Dr. John Knew the End Was Near. He Recorded One Final AlbumRolling Stone — Jonathan Bernstein
In December of last year, guitarist Shane Theriot got into his car and drove to Mac Rebennack’s New Orleans house with a completed version of the record he had just produced for the Hall of Fame pianist, singer-songwriter and producer ubiquitously known as Dr. John. Rebennack’s health was declining by that point; his walking had slowed to the point where it had become an effort for him to leave his house. Six months later, his family would announce his death as a result of a heart attack.
But over the course of the previous year, at a series of recordings at New Orleans’ Esplanade Studios and the homes of Rebennack and Theriot, Dr. John had completed his final album, a mix of new originals, country-tinged covers and reworked Dr. John classics recorded with a series of hand-picked New Orleans session musicians. Despite his failing health and various logistical roadblocks, the piano player, songwriter, and singer who recorded over 30 albums throughout his career had seen his way through completing one last album.
Listening to his finished album, Mac was elated. “We sat and listened to everything twice,” says Theriot, “He was singing along and had a big grin on his face. Then he walked me out to my car, stared at me and said, ‘I’m glad. I made the right choice.’ And then he hugged and kissed me on the cheek.”
Details of the completed album, such as title and release date, are still in flux, but Dr. John’s final work was completed in full while the singer was alive. Nevertheless, Dr. John seemed to sense throughout the process that it may be his last. “Towards the beginning, I don’t think Mac realized it would probably be his last record, but towards the end, I think he knew,” says Theriot.
“It would break my heart because he would come to my house, and I knew he wasn’t feeling great, and Mac’s work ethic, he was old school; he grew up doing five sets a night. And so he told me on several occasions, he would say, “Whatever we gotta do, we gotta do it. We gotta get it done, Sha-zane,” he would say, his nickname for Theriot. “Whatever we gotta do to finish this motherfucker, we gotta finish it.”
“Mac understood that this was his last record,” says David Torkanowsky, who played keyboards on the album. “It was emotional in the studio just to hear him. It had a certain weight to it that only something that’s the last time you do it can have.”
Dr. John began recording his final album in 2017, first at Theriot’s home, then at Esplanade Studios. In early 2018, his health declined, and at a second session at Esplanade, he struggled to play the piano. “It was really difficult for him to deliver a performance,” Esplanade studio engineer Misha Kachkachishvili says of the second session.
But by March 2018, the Hall of Fame musician’s health had rebounded to the point where Theriot was able to set up a makeshift studio at Dr. John’s home and record him “Rick Rubin/Johnny Cash style,” says Theriot. “We took on a similar approach out of necessity.”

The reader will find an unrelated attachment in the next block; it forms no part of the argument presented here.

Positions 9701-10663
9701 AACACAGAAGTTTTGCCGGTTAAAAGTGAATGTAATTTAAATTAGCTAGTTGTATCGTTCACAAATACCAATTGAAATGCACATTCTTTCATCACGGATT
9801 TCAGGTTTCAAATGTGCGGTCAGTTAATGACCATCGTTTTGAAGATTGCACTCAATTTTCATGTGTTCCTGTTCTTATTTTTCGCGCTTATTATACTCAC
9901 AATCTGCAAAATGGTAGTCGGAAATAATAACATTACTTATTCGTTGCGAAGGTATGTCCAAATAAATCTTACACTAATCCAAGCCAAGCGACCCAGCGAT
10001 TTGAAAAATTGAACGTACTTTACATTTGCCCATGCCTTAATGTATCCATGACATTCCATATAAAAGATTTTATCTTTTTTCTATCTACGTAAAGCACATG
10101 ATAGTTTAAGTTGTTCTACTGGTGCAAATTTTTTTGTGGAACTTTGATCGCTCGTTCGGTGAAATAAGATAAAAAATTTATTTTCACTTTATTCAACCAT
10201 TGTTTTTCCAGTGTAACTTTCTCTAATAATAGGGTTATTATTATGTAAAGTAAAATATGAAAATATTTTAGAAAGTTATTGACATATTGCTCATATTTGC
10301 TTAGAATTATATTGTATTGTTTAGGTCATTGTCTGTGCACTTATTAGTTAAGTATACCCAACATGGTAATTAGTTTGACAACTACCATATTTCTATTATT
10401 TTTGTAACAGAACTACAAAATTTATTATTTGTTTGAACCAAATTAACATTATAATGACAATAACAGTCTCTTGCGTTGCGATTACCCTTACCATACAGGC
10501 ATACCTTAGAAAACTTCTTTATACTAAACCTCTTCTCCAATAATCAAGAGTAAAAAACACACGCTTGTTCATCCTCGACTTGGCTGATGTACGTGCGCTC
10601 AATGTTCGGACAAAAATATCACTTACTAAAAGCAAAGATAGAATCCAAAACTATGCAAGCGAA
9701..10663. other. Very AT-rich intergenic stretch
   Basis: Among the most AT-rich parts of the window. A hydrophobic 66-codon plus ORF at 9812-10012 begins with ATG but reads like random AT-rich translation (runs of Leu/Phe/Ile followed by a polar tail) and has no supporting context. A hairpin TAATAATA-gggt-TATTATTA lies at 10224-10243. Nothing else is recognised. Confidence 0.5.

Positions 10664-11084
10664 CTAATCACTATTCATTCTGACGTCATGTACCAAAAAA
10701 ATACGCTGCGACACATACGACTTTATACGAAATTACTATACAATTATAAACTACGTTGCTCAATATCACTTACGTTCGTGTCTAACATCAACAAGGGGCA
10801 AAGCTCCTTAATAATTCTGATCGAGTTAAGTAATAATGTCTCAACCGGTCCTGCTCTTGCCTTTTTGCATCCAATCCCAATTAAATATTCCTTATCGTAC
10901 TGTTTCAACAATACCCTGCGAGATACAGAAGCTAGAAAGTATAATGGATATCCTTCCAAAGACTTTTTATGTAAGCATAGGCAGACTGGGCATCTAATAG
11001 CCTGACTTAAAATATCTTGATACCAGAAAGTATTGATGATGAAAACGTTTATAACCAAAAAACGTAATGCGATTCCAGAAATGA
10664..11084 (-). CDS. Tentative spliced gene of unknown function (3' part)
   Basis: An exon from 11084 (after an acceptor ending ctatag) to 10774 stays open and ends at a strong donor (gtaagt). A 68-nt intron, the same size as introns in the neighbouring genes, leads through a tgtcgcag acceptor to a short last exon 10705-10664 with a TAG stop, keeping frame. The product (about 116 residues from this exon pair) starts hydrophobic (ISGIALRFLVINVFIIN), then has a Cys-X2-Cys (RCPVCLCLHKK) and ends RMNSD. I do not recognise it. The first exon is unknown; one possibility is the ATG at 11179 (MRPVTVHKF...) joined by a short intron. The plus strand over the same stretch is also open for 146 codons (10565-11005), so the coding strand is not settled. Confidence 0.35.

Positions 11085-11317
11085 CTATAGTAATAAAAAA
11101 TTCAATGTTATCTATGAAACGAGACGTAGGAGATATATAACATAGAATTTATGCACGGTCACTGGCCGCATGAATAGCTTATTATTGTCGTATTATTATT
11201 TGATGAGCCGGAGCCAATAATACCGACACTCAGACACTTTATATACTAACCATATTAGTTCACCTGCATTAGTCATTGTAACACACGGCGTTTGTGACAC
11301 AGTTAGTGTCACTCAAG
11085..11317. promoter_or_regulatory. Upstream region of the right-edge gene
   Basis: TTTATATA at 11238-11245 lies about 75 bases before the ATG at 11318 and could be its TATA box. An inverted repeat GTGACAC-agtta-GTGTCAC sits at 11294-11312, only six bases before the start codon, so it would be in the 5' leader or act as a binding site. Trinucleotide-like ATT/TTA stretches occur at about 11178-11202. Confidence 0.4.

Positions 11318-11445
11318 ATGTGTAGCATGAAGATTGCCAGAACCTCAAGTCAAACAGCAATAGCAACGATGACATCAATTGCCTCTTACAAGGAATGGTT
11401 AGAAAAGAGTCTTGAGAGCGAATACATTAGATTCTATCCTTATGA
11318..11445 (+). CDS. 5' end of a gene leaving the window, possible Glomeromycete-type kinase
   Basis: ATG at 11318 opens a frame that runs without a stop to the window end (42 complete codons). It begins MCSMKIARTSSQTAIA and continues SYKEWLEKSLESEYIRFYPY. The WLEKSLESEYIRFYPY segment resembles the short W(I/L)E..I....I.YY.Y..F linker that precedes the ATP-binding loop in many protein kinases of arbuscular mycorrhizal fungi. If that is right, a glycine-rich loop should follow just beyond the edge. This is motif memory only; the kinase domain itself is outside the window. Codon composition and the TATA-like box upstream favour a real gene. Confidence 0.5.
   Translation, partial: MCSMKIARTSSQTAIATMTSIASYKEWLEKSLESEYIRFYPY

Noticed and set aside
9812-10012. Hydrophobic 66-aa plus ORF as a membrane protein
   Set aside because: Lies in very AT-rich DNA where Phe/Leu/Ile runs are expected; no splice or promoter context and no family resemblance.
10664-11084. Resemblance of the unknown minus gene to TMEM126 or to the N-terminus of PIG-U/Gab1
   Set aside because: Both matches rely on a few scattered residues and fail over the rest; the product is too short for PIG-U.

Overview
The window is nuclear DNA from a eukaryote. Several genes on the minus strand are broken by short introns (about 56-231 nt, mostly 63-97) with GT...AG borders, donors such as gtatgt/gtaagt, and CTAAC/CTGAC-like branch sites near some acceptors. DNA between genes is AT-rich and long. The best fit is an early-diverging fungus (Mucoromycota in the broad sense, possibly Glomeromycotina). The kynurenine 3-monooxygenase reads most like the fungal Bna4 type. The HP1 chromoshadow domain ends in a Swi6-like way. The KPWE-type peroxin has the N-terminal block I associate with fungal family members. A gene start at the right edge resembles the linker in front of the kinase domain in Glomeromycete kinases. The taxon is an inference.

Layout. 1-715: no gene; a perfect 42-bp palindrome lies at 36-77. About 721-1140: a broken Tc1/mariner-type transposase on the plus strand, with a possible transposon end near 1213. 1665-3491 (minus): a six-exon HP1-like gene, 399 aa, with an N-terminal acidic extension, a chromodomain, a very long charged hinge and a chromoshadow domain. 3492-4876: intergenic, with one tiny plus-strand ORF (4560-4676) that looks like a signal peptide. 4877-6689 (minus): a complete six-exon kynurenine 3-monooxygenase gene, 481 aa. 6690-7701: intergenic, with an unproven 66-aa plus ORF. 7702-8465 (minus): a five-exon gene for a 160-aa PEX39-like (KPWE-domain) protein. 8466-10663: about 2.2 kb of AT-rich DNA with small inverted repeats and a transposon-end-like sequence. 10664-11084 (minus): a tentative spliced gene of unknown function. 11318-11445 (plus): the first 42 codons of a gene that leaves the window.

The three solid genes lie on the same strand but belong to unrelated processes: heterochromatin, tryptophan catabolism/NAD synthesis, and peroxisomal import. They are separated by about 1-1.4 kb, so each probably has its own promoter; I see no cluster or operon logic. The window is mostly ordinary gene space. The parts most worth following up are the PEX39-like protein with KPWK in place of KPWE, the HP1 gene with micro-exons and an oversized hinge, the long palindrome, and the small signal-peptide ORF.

The resulting album is anchored largely in traditional country music. “These were people he grew up on, a lot of people didn’t know that,” says Theriot. Dr. John had idolized Hank Williams Sr. since he was a teenager, and according to jazz vets like John Scofield, he had been talking about recording a country-tinged piano record a la Ray Charles’ Modern Sounds in Country and Western Music since at least the Eighties. The album features several country classics like “Old Time Religion” (a duet with Willie Nelson), Johnny Cash’s “Guess Things Happen That Way,” and “Funny How Time Slips Away,” as well as several Williams covers like “Ramblin’ Man.”
“There’s a version of [Hank Williams’ 1949 song] ‘I’m So Lonesome I Could Cry’ that’ll make you cry when you hear Mac sing it,” says Theriot. “As this record took shape, it wasn’t intentional, but the common thread is that the songs all deal with time and looking back. When you hear Mac sing, it’s somebody that’s lived a really full life. He sounds great, but he sounds exposed.”
“The lyrical content” is country, Torkanowsky says of the record, “but it was completely Rebennack’ed out.”
Apart from four new uptempo originals that Theriot describes as “vintage Mac, with horns and girl singers,” Dr. John also recorded newly arranged renditions of his own classics like “Such a Night” and “I Walk On Guilded Splinters,” the latter a “trippy” rendition featuring Rickie Lee Jones.
Theriot was intent on not bogging down the album with superfluous featured appearances. “I didn’t want to load the record down with guests,” he says. Apart from Jones, Nelson and Aaron Neville, who joins Dr. John for a “New Orleans street party” rendition of the Traveling Wilburys’ “End of the Line,” the album is a largely stripped-down affair, with Dr. John’s vocals and piano playing highlighted in the mix. “He’s right there for everybody to hear,” says Theriot.
Theriot says he remains grateful that Dr. John was able to see the album completed while he was still alive. “Mac got to hear it and live with it and make suggestions,” he says. “This was one of his creations.”